The statute against carrying concealed weapons does not contravene the Second Article of the amendments of the United States. THE ARMS THERE SPOKEN OF ARE SUCH AS ARE BORNE BY A PEOPLE IN WAR, OR AT LEAST CARRIED OPENLY.... This was never intended to prevent the individual states from adopting such measures of police as might be necessary, in order to protect the orderly and well disposed citizens from the treacherous use of weapons not even designed for any purpose of public defence, and used not frequently by evil-disposed men who seek an advantage over their antagonists, in the disturbances and breaches of the peace which they are prone to provoke.

State v. Smith, 11 La.Ann. 633 (1856) (emphasis added).

The construction of the word "arms" by the Louisiana Supreme Court was seconded by United States v. Miller, (FN21) one of the most important United States Supreme Court cases on the Second Amendment. Miller provides an interesting and illustrative history of that amendment, and thus this Court, though it normally refrains from lengthy quotes, will quote at length from that case as follows:

'The American Colonies In The 17th Century', Osgood, Vol. 1, ch. XIII, affirms in reference to the early system of defense in New England— 'In all the colonies, as in England, the militia system was based on the principle of the assize of arms. This implied the general obligation of all adult male inhabitants to possess arms, and, with certain exceptions, to cooperate in the work of defence.' 'The possession of arms also implied the possession of ammunition, and the authorities paid quite as much attention to the latter as to the former.' 'A year later (1632) it was ordered that any single man who had not furnished himself with arms might be put out to service, and this became a permanent part of the legislation of the colony (Massachusetts).'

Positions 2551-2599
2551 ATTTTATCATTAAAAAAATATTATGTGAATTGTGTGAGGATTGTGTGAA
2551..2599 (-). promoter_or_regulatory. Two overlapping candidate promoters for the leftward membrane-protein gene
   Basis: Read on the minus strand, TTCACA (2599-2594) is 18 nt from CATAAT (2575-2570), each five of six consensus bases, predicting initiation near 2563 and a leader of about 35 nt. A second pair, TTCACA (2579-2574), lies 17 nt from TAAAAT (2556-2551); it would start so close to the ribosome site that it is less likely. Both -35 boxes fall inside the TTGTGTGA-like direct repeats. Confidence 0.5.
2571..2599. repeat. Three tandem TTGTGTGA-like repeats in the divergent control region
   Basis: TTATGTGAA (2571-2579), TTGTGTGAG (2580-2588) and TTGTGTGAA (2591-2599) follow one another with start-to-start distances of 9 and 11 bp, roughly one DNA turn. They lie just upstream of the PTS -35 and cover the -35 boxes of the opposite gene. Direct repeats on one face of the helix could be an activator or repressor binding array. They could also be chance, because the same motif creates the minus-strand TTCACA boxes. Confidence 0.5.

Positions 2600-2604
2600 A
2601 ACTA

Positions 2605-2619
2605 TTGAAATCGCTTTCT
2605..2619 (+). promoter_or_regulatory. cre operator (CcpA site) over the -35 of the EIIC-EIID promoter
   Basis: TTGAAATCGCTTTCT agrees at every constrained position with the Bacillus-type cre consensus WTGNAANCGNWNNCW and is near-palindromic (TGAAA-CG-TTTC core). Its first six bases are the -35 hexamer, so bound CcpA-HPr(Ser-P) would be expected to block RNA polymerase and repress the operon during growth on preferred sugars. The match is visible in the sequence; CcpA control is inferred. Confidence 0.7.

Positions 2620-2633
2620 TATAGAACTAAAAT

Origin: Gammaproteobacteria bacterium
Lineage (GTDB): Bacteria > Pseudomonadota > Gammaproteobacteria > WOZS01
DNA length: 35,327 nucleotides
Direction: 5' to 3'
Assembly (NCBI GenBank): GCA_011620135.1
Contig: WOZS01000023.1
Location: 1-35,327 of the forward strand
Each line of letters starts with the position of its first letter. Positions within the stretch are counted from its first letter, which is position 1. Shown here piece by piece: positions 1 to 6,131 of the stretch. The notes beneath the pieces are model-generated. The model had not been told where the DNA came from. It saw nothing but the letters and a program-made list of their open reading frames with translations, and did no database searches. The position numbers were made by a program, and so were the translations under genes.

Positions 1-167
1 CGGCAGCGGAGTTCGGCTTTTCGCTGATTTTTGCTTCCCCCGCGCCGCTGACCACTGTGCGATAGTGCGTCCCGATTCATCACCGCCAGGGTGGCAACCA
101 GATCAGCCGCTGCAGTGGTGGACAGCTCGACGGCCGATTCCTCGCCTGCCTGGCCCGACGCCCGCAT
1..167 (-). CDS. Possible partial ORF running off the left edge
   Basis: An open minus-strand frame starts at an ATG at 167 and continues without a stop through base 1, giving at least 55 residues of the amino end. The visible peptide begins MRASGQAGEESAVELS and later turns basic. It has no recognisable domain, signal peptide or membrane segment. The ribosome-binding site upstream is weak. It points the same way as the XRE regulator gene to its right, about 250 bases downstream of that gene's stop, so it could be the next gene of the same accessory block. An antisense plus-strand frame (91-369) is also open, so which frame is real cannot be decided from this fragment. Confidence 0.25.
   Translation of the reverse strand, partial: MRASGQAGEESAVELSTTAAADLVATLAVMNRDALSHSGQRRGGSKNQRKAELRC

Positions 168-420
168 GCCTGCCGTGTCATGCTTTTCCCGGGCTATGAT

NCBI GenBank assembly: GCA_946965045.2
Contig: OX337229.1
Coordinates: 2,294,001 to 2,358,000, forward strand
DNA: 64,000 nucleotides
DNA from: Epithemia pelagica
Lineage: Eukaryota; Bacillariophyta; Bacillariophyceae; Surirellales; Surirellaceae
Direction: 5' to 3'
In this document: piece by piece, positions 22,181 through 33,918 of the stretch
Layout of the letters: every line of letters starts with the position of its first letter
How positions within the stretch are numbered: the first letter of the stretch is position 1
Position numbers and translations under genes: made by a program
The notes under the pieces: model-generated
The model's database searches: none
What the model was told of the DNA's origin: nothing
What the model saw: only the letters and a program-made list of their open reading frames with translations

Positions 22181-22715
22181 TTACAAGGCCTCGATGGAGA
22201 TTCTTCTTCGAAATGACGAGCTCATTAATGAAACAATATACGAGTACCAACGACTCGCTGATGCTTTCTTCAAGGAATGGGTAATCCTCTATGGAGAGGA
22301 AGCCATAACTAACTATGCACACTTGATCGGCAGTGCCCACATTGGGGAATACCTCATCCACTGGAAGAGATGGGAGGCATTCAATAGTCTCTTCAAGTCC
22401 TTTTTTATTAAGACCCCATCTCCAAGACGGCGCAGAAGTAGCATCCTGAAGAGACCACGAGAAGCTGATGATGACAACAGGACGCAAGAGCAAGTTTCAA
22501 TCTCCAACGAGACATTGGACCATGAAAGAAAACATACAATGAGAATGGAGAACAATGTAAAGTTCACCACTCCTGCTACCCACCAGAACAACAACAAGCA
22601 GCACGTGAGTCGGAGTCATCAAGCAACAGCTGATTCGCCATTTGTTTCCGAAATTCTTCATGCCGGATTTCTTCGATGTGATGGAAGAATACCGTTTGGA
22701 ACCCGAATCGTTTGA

Also 'Clauses intended to insure the possession of arms and ammunition by all who were subject to military service appear in all the important enactments concerning military affairs. Fines were the penalty for delinquency, whether of towns or individuals. According to the usage of the times, the infantry of Massachusetts consisted of pikemen and musketeers. The law, as enacted in 1649 and thereafter, provided that each of the former should be armed with a pike, corselet, head-piece, sword, and knapsack. The musketeer should carry a 'good fixed musket,' not under bastard musket bore, not less than three feet, nine inches, nor more than four feet three inches in length, a priming wire, scourer, and mould, a sword, rest, bandoleers, one pound of powder, twenty bullets, and two fathoms of match. The law also required that two-thirds of each company should be musketeers.'